A River Worth Saving

  • A River Worth Saving

    A historic river that runs straight through the city of San Marcos is currently in danger. Even as you read this, time is precious, because part of the river is at immediate risk. Here’s what you need to know: Cape’s Dam is a historic dam that was built in 1867; Cape's Dam celebrates it's 150th anniversary this year; Cape's Dam is at risk of being removed. Cape's Dam is an essential variable to the overall well-being of the San Marcos River. For further information on the function of the dam, please visit www.savethesmtxriver.org.
    Why would we get rid of 150 years of history and risk destroying habitats? Brian Olson, President & Co-founder of “Save the SMTX River” is asking the same question. But, so are thousands of people who will be directly affected if Cape's Dam is removed. Save the SMTX river was established in June of 2016, and since then, support has grown tremendously in numbers that are hard to ignore. People are becoming clearer of the reality of the situation. At 150 years old, it’s undeniable that Cape’s Dam holds history, but that’s not the extent of the problem. Habitats, endangered species, veterans, and those who simply use the river for recreational use would be immediately affected if it’s removed.

    So, if all these people are supporting the rebuilding of Cape’s Dam, why not just rebuild it? That’s what all the fuss is about. Dr. Thom Hardy, Chief Science Officer, and professor at Texas State University – San Marcos is pushing to have the dam removed. However, the removal of such an artifact is not based on ideology, but simply boils down to measurable data, and numbers that should be immune to opinion. The story lies in the data, and it’s not adding up to why the dam would not be rebuilt. Want to see for yourself? Click here.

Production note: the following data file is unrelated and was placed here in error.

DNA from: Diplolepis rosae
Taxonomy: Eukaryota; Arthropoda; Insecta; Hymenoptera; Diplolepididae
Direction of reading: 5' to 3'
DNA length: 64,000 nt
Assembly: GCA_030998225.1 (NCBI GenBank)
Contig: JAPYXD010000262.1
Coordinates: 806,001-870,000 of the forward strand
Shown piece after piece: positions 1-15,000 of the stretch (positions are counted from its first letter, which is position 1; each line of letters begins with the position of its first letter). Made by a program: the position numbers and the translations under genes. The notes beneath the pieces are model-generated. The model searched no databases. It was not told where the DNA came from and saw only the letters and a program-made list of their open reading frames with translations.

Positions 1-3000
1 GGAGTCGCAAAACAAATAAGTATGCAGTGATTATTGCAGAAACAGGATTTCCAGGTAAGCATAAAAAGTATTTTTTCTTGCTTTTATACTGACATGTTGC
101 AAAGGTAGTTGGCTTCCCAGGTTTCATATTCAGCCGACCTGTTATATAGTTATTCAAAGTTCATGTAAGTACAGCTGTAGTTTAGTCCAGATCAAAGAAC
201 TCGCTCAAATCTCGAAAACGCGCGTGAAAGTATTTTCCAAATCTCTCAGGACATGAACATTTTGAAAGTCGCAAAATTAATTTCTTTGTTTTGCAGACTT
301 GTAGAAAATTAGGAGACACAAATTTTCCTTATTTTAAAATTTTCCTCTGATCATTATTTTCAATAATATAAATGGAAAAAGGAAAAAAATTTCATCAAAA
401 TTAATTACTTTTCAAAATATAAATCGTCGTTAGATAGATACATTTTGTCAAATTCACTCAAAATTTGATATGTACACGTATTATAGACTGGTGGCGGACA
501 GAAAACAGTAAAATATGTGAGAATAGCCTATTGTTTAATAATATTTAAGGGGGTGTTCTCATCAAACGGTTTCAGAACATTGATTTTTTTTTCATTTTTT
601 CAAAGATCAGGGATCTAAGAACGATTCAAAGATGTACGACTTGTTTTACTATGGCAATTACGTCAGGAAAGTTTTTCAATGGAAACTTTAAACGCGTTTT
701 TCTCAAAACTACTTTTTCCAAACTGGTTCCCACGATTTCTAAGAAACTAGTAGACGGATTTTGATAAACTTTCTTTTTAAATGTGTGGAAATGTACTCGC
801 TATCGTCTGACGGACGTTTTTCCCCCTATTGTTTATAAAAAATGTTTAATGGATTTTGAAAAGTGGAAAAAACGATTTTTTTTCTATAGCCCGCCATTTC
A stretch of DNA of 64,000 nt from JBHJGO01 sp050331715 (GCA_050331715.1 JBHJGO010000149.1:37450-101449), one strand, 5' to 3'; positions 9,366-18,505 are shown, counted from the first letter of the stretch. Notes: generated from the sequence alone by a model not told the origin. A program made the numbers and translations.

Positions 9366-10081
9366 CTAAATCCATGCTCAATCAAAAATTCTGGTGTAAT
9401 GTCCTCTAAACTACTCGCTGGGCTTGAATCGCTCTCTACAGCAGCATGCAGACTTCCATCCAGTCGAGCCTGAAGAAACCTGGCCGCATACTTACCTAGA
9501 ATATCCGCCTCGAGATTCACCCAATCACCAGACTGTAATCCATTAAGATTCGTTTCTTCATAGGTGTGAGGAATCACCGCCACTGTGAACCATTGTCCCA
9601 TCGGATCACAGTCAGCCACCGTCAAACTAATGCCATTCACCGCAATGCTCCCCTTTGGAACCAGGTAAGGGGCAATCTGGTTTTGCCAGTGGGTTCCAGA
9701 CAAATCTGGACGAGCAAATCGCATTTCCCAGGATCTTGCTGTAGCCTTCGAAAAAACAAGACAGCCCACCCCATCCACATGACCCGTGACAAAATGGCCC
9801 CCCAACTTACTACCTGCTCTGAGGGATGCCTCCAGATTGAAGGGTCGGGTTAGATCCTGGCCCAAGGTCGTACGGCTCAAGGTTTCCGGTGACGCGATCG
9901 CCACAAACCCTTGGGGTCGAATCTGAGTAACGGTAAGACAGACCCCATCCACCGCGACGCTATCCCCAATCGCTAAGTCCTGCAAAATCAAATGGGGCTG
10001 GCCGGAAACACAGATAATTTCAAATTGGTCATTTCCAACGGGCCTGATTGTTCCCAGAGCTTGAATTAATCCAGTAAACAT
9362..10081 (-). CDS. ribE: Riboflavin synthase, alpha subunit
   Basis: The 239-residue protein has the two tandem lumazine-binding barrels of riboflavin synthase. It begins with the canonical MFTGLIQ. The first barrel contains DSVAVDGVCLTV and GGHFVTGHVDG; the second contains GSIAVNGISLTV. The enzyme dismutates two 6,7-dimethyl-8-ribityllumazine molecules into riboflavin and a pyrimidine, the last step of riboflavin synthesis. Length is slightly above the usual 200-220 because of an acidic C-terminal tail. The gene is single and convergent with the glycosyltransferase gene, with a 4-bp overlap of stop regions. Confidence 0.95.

What has changed in the last few years to create a logical and justified reason for the removal of Cape’s Dam so suddenly? That’s exactly what people are trying to figure out. Something is ruffling around behind closed doors, and that’s what is the most puzzling about the situation. Nevertheless, there’s no time to waste because time is of the essence. The best part is you might be able to play a part in helping save one of the most historic rivers in America.
    Here’s what you need to take away –
    1. -Removing the Dam would change the river in a way we’ve never seen before. It would decrease depths, increase velocity, and create a hazard in the left channel, created by Cape's Dam. Removal would cause it to go dry/stagnant.
    2. -Removing the Dam would directly affect recreational use of the river and the ecosystem including the endangered species which inhabit that particular area of the river.
    3. -Go like Save the River SMTX on Facebook, or visit them online to find out more information. You can also contact them if you have questions, or any additional information that could help save the river.
    4. -Like “Save the SMTX river” on Facebook, and visit their website @ http://savethesmtxriver.org with additional information and ways in which you can contribute.
    Brooks Robinson

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